Departure from Germany following Forced Retirement

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After Hindenburg’s death in 1934, Hitler also claimed the office of the head of state. Thenceforth, he possessed unlimited power as “Führer and Chancellor of Germany”, and demanded an uncompromising oath of allegiance from the soldiers and civil servants. As a professor, Karl Barth was also obliged to swear an oath of allegiance to the “Führer” in November of 1934.

I did not refuse, he wrote, but rather I proposed an addendum, which would enable me to swear it. This addendum I proposed read: to swear allegiance to the Führer only “to the extent I can uphold it as a Protestant Christian”. Admittedly, that qualified the oath of allegiance to such an extent that Barth was suspended from his job on November 26, 1934.

The Provisional Church Government had followed the Barth’s example of qualifying the oath and established: An oath invoking God is sharply bounded by his commandment anyway; it can therefore be safely sworn without any addenda.

This interpretation was forwarded to the Ministry of the Interior and published in the church press. Barth consequently offered to swear the civil servant oath without any addendum. Action was really taken against him then, he was discharged from the civil service and, since he protested sharply at the urging of the church government, he was summoned to appear before court.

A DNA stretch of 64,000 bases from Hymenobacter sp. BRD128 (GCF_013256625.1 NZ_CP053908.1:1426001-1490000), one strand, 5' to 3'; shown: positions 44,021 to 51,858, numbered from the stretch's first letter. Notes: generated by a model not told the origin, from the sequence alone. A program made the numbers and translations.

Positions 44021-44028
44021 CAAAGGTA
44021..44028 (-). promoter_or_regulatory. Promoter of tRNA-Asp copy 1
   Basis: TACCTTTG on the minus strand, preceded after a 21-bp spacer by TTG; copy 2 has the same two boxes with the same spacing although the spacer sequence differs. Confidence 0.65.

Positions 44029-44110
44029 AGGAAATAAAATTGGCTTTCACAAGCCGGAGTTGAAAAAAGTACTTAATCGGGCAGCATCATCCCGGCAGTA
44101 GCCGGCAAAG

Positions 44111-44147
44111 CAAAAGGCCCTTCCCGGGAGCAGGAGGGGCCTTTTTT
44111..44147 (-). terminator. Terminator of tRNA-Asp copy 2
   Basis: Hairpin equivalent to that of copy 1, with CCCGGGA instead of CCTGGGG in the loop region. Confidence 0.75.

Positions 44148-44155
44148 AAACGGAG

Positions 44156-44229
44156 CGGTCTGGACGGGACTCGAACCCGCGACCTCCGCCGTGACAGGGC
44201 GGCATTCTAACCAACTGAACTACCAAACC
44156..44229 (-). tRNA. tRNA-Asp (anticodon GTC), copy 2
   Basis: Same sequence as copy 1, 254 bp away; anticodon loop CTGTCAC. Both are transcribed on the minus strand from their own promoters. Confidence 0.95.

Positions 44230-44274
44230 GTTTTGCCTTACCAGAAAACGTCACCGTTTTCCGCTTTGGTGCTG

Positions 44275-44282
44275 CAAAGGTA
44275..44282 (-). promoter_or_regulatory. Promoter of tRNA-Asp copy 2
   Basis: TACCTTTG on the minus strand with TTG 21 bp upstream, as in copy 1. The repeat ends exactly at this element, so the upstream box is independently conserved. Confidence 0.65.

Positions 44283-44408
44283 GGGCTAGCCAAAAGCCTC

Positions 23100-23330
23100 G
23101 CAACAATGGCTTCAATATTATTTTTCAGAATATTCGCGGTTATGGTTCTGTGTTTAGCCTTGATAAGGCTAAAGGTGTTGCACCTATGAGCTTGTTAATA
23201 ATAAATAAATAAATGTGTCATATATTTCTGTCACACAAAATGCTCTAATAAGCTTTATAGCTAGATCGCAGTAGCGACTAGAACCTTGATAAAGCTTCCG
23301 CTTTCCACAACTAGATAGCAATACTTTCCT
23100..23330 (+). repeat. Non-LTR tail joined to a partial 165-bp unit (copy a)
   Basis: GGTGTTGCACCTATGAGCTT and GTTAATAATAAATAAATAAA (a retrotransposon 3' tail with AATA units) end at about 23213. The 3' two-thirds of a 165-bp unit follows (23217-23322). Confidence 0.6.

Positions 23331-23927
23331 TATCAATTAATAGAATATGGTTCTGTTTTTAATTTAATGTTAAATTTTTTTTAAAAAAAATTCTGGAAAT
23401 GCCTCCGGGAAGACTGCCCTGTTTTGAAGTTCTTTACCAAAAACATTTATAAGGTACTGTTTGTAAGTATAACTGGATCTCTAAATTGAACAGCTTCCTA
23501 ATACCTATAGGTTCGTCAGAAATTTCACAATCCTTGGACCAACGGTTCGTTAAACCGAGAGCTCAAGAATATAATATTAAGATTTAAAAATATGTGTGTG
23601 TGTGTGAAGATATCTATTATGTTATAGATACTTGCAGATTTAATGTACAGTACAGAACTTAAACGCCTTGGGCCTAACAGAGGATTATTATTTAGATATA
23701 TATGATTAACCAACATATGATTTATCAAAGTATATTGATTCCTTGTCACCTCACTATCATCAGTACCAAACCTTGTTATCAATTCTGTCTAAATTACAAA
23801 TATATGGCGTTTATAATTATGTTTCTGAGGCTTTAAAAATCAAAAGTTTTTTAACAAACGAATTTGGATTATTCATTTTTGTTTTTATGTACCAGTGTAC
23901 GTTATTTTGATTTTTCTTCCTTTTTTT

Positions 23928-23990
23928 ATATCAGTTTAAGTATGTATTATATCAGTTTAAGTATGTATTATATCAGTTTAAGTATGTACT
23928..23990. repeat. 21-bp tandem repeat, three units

The Provisional Church Government and the Council of Brethren withdrew its support from him when he lost the case and intended to appeal. Disappointed, he largely steered clear of the Confessing Church’s work. Members of the Confessing Church endeavored to keep Karl Barth in the country too late.

Further restricted by a “Reich public speaking ban”, Barth went to neighboring countries, first to the University of Utrecht and eventually, after his forced retirement on June 22, 1935, to the University of Basel where he was provided a job as a professor. His departure from Germany and the “Reich public speaking ban” pained him. Yet he did not give up and thenceforth deliberately identified himself as the “Swiss voice”.

The report on the end of Barth’s career in Germany pictured here appeared in the Confessing Church’s journal “Junge Kirche”. A closer look reveals that the article is quoted entirely from a political newspaper. This was the method employed to circumvent the ban on church news, the so-called “Frick Decree” of November 1934: Instead of original reporting, articles selected cleverly from the political press were quoted.

Barth ultimately went to the University of Basel where he took a job as a professor.

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  • © Photo: Tim Lorentzen

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